I have decided to use the shim method for this reason. If I'm going to be monkeying around back there, stretching the surround over the circumference of the cone, and tearing it off where the glue prematurely grabs it, as I'm sure it will, I think I want the voice coil anchored just so it doesn't get damaged.

Of course I would be very happy to hear from people who have done this job to this woofer, and who maybe would like to share some observations and advice on the procedure.

SEAWOLF97
06-08-2016, 06:59 AM
Of course I would be very happy to hear from people who have done this job to this woofer, and who maybe would like to share some observations and advice on the procedure.

I've done it for my 4410's , no biggie. (and I have no special skills/talent)

As long as you make it a 2 step process. glue down the foam to the cone FIRST . Easy to center it.

Wait till dry.

2nd step ...glue to frame. I center by feel , having done the test tones & the shim method , they are not needed FOR ME. As long as you test In & Out on both the X & Y axis while the glue is setting up and then clamp down when happy ... you should be successful. NOT rocket science.

AlFromRochester
06-08-2016, 07:18 AM
I've done it for my 4410's , no biggie. (and I have no special skills/talent)

As long as you make it a 2 step process. glue down the foam to the cone FIRST . Easy to center it.



Now, you said "glue down" to the cone. Are you doing that with the driver pointing up and gluing the surround to the front of the cone, or are you doing it with the driver pointing down and gluing the surround to the back of the cone, as regulation?

SEAWOLF97
06-08-2016, 07:36 AM
Now, you said "glue down" to the cone. Are you doing that with the driver pointing up and gluing the surround to the front of the cone, or are you doing it with the driver pointing down and gluing the surround to the back of the cone, as regulation?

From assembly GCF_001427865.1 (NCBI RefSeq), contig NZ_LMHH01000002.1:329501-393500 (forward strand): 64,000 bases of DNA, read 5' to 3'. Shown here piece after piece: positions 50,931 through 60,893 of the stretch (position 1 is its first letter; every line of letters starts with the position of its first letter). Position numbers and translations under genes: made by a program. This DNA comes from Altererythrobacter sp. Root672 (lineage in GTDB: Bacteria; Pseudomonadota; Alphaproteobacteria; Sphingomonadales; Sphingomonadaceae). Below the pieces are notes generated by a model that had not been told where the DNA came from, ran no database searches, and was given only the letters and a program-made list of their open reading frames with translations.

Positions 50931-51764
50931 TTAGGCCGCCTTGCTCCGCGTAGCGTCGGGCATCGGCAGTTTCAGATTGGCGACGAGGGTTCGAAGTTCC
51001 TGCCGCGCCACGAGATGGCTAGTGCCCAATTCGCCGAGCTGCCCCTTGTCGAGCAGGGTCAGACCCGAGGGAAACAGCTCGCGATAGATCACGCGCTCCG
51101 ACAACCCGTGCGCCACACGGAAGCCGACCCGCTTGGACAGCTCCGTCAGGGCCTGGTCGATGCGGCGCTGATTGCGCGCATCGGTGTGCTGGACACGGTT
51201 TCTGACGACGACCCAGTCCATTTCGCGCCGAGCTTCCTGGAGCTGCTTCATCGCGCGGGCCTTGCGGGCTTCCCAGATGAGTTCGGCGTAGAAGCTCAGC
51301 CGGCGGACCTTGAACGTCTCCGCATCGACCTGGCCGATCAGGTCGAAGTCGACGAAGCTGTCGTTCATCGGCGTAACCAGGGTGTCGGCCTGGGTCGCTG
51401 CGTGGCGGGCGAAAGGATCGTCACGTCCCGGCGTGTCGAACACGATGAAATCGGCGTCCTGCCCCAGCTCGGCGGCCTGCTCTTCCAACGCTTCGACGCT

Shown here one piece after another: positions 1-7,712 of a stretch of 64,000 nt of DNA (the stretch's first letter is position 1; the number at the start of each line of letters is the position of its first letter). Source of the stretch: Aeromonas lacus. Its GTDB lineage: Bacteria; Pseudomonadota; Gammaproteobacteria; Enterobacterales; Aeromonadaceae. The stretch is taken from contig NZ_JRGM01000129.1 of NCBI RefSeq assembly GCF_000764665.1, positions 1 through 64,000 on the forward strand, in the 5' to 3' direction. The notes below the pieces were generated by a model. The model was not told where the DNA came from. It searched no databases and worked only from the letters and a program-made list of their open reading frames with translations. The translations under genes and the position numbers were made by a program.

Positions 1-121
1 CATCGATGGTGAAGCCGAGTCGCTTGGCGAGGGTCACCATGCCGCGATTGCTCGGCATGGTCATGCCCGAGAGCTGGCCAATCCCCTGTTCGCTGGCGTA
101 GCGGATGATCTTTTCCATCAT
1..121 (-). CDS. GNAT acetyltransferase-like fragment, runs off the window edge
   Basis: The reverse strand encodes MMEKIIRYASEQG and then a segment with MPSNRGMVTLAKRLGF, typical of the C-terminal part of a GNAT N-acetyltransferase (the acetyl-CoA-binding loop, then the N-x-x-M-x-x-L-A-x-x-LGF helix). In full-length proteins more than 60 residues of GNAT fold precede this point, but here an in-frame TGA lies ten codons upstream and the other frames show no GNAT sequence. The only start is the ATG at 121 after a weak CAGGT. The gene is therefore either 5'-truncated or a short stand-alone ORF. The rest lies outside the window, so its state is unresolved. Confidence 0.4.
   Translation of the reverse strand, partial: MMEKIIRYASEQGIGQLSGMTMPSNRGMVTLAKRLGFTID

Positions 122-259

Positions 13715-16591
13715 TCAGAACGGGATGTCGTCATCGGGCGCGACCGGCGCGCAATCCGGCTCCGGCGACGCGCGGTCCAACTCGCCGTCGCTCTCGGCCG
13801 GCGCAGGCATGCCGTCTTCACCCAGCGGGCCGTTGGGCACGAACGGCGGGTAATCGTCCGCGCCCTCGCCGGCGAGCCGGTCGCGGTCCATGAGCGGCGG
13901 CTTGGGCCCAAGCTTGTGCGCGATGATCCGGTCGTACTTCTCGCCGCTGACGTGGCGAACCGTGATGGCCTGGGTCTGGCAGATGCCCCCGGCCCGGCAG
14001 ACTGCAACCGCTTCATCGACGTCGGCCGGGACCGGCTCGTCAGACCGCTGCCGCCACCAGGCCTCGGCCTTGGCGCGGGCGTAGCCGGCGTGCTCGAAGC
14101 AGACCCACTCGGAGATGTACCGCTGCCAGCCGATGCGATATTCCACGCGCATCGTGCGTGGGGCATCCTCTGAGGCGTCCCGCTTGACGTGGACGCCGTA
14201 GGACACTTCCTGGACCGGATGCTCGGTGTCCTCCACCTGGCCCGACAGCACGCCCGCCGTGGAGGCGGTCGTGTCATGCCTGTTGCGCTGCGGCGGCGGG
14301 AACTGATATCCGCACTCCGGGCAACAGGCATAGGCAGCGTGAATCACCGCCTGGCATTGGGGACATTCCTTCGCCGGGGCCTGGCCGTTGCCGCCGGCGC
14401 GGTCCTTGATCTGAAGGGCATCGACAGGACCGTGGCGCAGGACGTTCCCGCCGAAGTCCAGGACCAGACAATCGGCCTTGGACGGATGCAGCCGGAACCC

driver facing UP ..glue to it's back.

the back is so easy that I have trouble gluing to face on other drivers anymore. Once glue is setting up, put some small weight on center of cone to make pressure between cone and surround. I use a salt shaker.

AlFromRochester
06-08-2016, 07:59 AM
driver facing UP ..glue to it's back.

the back is so easy that I have trouble gluing to face on other drivers anymore. Once glue is setting up, put some small weight on center of cone to make pressure between cone and surround. I use a salt shaker.

Well son of a gun.

SEAWOLF97
06-08-2016, 10:07 AM
I've done it for my 4410's , no biggie. (and I have no special skills/talent)

As long as you make it a 2 step process. glue down the foam to the cone FIRST . Easy to center it.

Wait till dry.

2nd step ...glue to frame. I center by feel , having done the test tones & the shim method , they are not needed FOR ME. As long as you test In & Out on both the X & Y axis while the glue is setting up and then clamp down when happy ... you should be successful. NOT rocket science.

The exception (for me) is the LE14-H1. It has a ledge/groove that the foam exactly fits into , so NO adjustment room.

The foam HAS to be glued to the basket first and then the centering adjustment when gluing to the rear of the cone.